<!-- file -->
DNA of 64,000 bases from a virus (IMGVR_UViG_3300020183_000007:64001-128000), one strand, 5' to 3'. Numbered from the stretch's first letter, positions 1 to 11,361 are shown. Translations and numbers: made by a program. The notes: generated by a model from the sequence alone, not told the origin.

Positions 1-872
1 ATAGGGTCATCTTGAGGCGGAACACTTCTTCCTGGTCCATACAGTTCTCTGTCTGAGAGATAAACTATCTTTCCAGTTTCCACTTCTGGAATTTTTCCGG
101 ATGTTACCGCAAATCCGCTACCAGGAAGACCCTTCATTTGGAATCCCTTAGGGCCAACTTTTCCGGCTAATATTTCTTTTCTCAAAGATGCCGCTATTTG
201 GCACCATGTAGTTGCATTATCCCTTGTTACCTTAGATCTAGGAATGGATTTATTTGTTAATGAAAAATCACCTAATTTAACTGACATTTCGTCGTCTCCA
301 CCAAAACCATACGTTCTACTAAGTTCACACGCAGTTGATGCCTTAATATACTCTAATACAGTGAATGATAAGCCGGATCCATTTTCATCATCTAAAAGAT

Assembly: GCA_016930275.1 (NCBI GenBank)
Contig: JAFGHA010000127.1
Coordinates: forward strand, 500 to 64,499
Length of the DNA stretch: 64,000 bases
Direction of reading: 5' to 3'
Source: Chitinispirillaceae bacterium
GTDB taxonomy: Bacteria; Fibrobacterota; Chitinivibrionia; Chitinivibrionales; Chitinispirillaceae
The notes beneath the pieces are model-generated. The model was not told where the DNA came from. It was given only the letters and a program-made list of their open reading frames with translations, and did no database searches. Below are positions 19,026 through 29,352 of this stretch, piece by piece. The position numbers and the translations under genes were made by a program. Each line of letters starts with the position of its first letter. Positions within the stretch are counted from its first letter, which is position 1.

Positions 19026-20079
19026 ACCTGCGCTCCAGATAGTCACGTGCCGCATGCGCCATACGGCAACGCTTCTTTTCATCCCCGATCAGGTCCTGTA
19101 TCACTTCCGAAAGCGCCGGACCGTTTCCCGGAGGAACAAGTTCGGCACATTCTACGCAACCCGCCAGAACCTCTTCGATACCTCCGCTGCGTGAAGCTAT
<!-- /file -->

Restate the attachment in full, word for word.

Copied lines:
DNA of 64,000 bases from a virus (IMGVR_UViG_3300020183_000007:64001-128000), one strand, 5' to 3'. Numbered from the stretch's first letter, positions 1 to 11,361 are shown. Translations and numbers: made by a program. The notes: generated by a model from the sequence alone, not told the origin.

Positions 1-872
1 ATAGGGTCATCTTGAGGCGGAACACTTCTTCCTGGTCCATACAGTTCTCTGTCTGAGAGATAAACTATCTTTCCAGTTTCCACTTCTGGAATTTTTCCGG
101 ATGTTACCGCAAATCCGCTACCAGGAAGACCCTTCATTTGGAATCCCTTAGGGCCAACTTTTCCGGCTAATATTTCTTTTCTCAAAGATGCCGCTATTTG
201 GCACCATGTAGTTGCATTATCCCTTGTTACCTTAGATCTAGGAATGGATTTATTTGTTAATGAAAAATCACCTAATTTAACTGACATTTCGTCGTCTCCA
301 CCAAAACCATACGTTCTACTAAGTTCACACGCAGTTGATGCCTTAATATACTCTAATACAGTGAATGATAAGCCGGATCCATTTTCATCATCTAAAAGAT

Assembly: GCA_016930275.1 (NCBI GenBank)
Contig: JAFGHA010000127.1
Coordinates: forward strand, 500 to 64,499
Length of the DNA stretch: 64,000 bases
Direction of reading: 5' to 3'
Source: Chitinispirillaceae bacterium
GTDB taxonomy: Bacteria; Fibrobacterota; Chitinivibrionia; Chitinivibrionales; Chitinispirillaceae
The notes beneath the pieces are model-generated. The model was not told where the DNA came from. It was given only the letters and a program-made list of their open reading frames with translations, and did no database searches. Below are positions 19,026 through 29,352 of this stretch, piece by piece. The position numbers and the translations under genes were made by a program. Each line of letters starts with the position of its first letter. Positions within the stretch are counted from its first letter, which is position 1.

Positions 19026-20079
19026 ACCTGCGCTCCAGATAGTCACGTGCCGCATGCGCCATACGGCAACGCTTCTTTTCATCCCCGATCAGGTCCTGTA
19101 TCACTTCCGAAAGCGCCGGACCGTTTCCCGGAGGAACAAGTTCGGCACATTCTACGCAACCCGCCAGAACCTCTTCGATACCTCCGCTGCGTGAAGCTAT